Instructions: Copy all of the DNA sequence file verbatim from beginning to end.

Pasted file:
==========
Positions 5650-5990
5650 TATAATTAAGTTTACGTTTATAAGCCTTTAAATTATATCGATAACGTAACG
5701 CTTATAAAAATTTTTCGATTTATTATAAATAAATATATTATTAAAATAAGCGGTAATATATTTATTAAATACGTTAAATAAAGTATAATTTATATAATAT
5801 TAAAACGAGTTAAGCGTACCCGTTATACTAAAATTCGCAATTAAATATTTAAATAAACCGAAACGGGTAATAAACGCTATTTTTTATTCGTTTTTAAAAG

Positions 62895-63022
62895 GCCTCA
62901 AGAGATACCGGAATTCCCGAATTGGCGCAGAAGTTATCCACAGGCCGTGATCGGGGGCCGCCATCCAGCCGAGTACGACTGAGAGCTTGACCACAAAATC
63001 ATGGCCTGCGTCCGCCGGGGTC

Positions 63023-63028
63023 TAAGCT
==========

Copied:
Positions 5650-5990
5650 TATAATTAAGTTTACGTTTATAAGCCTTTAAATTATATCGATAACGTAACG
5701 CTTATAAAAATTTTTCGATTTATTATAAATAAATATATTATTAAAATAAGCGGTAATATATTTATTAAATACGTTAAATAAAGTATAATTTATATAATAT
5801 TAAAACGAGTTAAGCGTACCCGTTATACTAAAATTCGCAATTAAATATTTAAATAAACCGAAACGGGTAATAAACGCTATTTTTTATTCGTTTTTAAAAG

Positions 62895-63022
62895 GCCTCA
62901 AGAGATACCGGAATTCCCGAATTGGCGCAGAAGTTATCCACAGGCCGTGATCGGGGGCCGCCATCCAGCCGAGTACGACTGAGAGCTTGACCACAAAATC
63001 ATGGCCTGCGTCCGCCGGGGTC

Positions 63023-63028
63023 TAAGCT